Colorado Daily Snow

Heads up, there may be fresher snow! Read the latest Colorado Daily Snow

By Joel Gratz, Founding Meteorologist Posted 12 days ago February 10, 2024

One more round of snow on Saturday afternoon and Saturday night


As of Saturday morning, snowfall this week ranged from 3-12 inches in the northern mountains, 6-21 inches in the central mountains, and 19-43 inches in the southern mountains. Saturday will start with drier weather, then the last storm of the week will deliver 2-10+ inches on Saturday afternoon and Saturday night. After that, Sunday and most of next week will be dry.

Short Term Forecast


On Friday morning, the far southern mountains enjoyed a deep powder day with 10-15 inches of fluff on top of a week's worth of soft snow. It doesn't get much better than that!

During the day on Friday and Friday night, 1-3 inches of snow fell as scattered/random snow showers across all mountains.

Saturday Morning

Conditions on Saturday morning will be on the softer side, especially in areas that were lucky and picked up 1-3 inches of snow on Friday late afternoon and Friday night.

Total snow from Tuesday through Saturday morning has been the deepest in the southern mountains with 19-43 inches, and then parts of the central mountains have done well with 6-21 inches, and the northern mountains have seen lower totals (as expected) with 3-12 inches.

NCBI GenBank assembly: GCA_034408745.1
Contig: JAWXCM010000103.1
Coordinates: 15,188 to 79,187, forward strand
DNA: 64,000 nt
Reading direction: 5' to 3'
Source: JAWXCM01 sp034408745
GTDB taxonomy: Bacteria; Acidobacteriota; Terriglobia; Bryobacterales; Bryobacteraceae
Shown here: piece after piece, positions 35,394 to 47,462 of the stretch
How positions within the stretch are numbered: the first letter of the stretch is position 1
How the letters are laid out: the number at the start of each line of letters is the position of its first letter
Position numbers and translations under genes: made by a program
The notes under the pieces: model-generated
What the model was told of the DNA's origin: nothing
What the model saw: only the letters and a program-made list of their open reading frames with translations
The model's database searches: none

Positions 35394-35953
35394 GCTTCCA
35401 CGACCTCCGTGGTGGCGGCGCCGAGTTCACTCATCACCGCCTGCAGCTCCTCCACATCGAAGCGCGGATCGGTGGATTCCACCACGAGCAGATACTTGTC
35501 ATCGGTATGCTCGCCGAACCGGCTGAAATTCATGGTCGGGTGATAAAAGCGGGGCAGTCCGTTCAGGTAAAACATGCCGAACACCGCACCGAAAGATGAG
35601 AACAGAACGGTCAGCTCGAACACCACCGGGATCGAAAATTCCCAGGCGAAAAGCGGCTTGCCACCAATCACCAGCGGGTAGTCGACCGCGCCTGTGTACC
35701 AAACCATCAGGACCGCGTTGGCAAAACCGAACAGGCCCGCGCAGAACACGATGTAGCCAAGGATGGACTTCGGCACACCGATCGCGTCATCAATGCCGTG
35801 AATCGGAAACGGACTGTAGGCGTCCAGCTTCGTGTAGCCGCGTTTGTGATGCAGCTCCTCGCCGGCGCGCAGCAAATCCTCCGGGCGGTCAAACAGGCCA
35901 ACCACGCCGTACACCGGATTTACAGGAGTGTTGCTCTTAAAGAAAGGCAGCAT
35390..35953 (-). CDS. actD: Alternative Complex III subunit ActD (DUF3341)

Snow on Saturday & Saturday Night

Our OpenSnow Forecast Radar (available on the web, iOS, and Android apps) does a nice job showing how Saturday's storm will evolve. 

The storm will track far to the south of Colorado, though from Saturday between about noon and 10 pm, snow showers should develop at most mountains and we should be able to sneak out a few inches of snow.

The highest chance of the deepest totals will be over the southeastern mountains where totals could be 6-12 inches. A lot of this show will fall later on Saturday into Saturday evening and will be fresh for Sunday morning.

Other mountains should see some flakes with lower amounts, likely 1-3 inches on Saturday afternoon into early evening.

Below are two snowfall maps from high-resolution models. There is disagreement among the models for a lot of the state, with more agreement over the southeastern areas.

East of the divide and over the plains, there is a chance for an upside surprise for a few areas, so it'll be fun to watch this system throughout the day and into Saturday evening.

The main takeaway is that the southeastern mountains could have fun/deep/fluffy powder on Sunday morning, and other areas may see just a light refresh with softer snow for Saturday's last chair or Sunday's first chair.


The storm will end by Sunday morning at sunrise and Sunday will be sunny and dry with morning temperatures around 0°F and then readings will warm into the teens.

Extended Forecast

Monday through Thursday should be dry with high temperatures in the 20s. There will likely be high clouds filtering the sunshine on most of these days.

From later Thursday through Friday and into Saturday, the far northern mountains north of I-70 may see snow with light accumulations and cooler temperatures, while the rest of the state should see dry weather.